March 21, 2020|By The Conservation Fund| Forests

Planting Trees vs. Saving Trees: What You Should Know

It seems as if almost every day a new corporation, influencer, or organization is making a massive commitment to plant more trees to fight climate change. Within the past month, World Economic Forum, Jane Goodall, Microsoft—just to name a few—have announced their plans to plant millions to trillions of trees.

The Conservation Fund too has supported tree planting efforts for many years as a critical element in restoring land, benefiting wildlife habitat, supporting clean air and water, and sequestering toxic emissions from our atmosphere. And while there’s no doubt that planting new trees will play an important role in capturing carbon dioxide from the air and helping to fight climate change in the future, there are, however, other things to consider.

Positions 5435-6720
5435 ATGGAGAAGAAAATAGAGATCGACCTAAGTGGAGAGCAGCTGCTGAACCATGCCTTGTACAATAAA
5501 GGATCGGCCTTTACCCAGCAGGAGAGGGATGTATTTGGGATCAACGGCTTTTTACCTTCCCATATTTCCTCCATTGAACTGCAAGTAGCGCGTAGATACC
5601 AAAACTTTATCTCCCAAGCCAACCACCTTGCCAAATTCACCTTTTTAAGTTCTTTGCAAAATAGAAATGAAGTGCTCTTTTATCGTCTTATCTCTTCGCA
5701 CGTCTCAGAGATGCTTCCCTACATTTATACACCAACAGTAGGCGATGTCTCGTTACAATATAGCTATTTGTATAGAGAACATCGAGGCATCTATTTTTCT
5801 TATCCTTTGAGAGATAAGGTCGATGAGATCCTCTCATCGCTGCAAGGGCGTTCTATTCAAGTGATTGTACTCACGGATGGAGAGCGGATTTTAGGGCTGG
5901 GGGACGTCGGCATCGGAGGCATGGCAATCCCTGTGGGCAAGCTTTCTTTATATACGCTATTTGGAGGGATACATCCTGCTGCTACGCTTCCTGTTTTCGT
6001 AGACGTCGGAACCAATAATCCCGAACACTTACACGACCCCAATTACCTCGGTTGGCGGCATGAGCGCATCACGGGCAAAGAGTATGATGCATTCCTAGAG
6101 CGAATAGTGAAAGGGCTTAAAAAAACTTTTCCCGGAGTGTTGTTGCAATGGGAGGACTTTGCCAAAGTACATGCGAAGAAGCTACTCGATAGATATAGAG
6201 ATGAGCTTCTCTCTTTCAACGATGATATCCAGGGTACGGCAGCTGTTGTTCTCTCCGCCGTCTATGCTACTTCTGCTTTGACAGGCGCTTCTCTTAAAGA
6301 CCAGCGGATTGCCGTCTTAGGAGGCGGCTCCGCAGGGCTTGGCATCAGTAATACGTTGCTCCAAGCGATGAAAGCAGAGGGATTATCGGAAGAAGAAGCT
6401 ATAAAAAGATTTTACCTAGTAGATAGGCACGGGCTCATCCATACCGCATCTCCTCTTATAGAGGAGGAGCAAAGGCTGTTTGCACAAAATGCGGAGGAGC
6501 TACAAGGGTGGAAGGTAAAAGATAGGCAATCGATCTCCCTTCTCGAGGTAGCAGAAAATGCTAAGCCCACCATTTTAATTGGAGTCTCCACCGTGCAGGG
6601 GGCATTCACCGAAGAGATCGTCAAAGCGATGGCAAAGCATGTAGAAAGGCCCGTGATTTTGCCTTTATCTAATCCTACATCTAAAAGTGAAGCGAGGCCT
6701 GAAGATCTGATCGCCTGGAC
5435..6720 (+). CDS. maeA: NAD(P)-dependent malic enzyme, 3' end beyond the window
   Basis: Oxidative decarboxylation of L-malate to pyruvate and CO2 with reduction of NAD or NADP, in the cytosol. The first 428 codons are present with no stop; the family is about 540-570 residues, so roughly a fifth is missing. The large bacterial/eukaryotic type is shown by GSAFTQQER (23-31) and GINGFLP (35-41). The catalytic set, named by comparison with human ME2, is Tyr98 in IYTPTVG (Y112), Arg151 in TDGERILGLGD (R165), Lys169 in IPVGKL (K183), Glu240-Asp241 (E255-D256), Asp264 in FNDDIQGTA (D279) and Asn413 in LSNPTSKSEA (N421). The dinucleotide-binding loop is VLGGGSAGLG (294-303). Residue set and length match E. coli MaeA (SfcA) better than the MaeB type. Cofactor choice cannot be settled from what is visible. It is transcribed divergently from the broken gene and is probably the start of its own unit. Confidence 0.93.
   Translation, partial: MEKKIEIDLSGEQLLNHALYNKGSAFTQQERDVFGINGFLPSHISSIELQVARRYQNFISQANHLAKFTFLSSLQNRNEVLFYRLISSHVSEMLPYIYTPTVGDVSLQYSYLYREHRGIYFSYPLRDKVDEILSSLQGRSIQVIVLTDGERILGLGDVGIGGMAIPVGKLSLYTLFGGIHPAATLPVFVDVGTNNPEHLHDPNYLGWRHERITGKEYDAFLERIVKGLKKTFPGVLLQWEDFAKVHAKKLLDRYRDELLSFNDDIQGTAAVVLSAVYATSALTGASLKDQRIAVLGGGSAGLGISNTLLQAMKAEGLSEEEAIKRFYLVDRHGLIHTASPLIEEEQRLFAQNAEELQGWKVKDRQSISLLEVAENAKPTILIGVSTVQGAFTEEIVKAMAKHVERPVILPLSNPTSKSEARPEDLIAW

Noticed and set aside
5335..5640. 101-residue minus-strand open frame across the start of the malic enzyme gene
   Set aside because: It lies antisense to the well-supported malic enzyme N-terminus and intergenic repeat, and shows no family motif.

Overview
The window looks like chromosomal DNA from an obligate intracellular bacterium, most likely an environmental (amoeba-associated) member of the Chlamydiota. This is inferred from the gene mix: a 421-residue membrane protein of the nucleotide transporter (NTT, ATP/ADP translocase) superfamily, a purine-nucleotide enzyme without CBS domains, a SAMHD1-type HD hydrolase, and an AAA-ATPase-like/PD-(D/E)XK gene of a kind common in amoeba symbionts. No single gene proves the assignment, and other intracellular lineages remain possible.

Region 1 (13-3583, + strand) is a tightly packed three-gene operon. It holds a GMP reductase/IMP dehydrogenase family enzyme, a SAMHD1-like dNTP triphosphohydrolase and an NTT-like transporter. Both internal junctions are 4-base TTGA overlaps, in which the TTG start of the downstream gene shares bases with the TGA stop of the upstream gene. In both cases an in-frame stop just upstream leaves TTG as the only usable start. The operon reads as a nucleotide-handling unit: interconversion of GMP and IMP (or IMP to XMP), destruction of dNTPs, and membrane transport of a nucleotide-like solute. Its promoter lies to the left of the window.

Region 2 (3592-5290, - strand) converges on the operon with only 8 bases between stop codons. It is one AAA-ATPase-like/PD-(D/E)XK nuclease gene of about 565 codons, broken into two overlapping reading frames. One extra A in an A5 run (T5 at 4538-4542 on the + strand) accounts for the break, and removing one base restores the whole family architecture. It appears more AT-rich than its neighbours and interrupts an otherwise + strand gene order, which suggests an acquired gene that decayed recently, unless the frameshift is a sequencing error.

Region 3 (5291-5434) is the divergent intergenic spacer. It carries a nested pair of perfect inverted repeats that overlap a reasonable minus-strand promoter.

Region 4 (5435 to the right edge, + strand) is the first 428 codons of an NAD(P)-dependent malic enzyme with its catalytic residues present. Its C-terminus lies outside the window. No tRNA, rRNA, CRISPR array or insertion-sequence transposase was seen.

These newly planted trees will take years and even decades to grow to their full carbon absorbing potential, and we cannot ignore the immediate threat from the deforestation of our already-existing, mature, working forestlands as we face the colossal challenge of climate change. According to the National Conference of State Legislatures, our domestic forests sequester up to 15% of the greenhouse gas emissions generated in this country each year, but over 37 million acres of U.S. forests still face a severe threat of devastation.

Luckily, organizations, businesses and change-makers are finding creative capital market solutions to solve this growing challenge. Learn more about the working forest protection initiative from our CEO and president, Larry Selzer.

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